OK, so we’re 16 albums in and this is the third with a South African connection. I can explain. My interest in South African music stems from several sources: (i) I was moved by several novels books about SA as a teenager (Cry, The Beloved Country was one); (ii) I studied SA history one year at high school; (iii) I saw Paul Simon on his Graceland tour; and (iv) my wife was raised there and I have visited the beautiful land.
This album is the soundtrack to an amazing documentary about the role of music in the South African struggle against apartheid. I can highly recommend the film, and this album. It brings together a diverse and moving set of tracks from some of the big stars of the day – Hugh Masekela, Abdullah Ibrahim, Vusi Mahlasela and Mariam Makeba, as well as some choirs, and a few one hit wonders.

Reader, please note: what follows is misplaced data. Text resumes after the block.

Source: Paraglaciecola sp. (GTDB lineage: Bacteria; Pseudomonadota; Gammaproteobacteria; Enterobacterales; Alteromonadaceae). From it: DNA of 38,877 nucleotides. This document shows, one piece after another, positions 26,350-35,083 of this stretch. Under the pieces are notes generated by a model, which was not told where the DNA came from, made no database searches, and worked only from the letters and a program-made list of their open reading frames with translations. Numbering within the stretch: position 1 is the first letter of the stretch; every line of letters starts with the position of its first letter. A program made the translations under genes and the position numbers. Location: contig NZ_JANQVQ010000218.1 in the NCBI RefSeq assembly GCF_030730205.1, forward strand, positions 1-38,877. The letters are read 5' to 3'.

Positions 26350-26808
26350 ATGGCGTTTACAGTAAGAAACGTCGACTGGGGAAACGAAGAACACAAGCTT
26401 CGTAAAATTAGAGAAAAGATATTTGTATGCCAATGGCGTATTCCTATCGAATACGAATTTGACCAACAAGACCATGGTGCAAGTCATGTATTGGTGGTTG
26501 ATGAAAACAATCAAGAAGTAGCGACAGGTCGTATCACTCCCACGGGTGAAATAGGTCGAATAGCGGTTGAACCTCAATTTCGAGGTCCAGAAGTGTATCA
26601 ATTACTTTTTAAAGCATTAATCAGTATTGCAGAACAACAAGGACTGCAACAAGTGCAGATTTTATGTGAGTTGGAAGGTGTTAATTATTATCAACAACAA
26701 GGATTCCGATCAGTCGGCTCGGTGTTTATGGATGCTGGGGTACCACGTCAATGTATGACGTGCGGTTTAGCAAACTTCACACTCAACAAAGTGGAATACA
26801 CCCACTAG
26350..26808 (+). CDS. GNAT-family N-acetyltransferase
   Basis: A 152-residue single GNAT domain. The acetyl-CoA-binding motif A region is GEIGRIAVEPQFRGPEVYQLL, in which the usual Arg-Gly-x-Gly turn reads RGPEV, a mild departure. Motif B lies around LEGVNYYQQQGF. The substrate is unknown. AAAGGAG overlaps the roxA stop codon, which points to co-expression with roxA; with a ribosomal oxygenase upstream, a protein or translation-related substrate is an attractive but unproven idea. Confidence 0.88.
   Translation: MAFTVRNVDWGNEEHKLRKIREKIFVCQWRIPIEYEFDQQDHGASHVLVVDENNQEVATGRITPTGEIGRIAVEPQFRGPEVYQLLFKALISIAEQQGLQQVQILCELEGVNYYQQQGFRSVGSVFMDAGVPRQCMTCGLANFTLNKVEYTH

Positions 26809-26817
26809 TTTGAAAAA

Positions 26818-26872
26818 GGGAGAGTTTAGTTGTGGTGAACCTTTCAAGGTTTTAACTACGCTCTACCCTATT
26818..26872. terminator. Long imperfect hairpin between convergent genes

Some tracks are slow, building laments. Others rock along. A little gem is Meadlowlands – a be-bop tune about the clearing of a township. It reminds us that protest music doesn’t have to be aggressive, but can be subtle and a lot of fun.
This is a beautiful collection and wonderful historical document.
File under: Noble and gnarly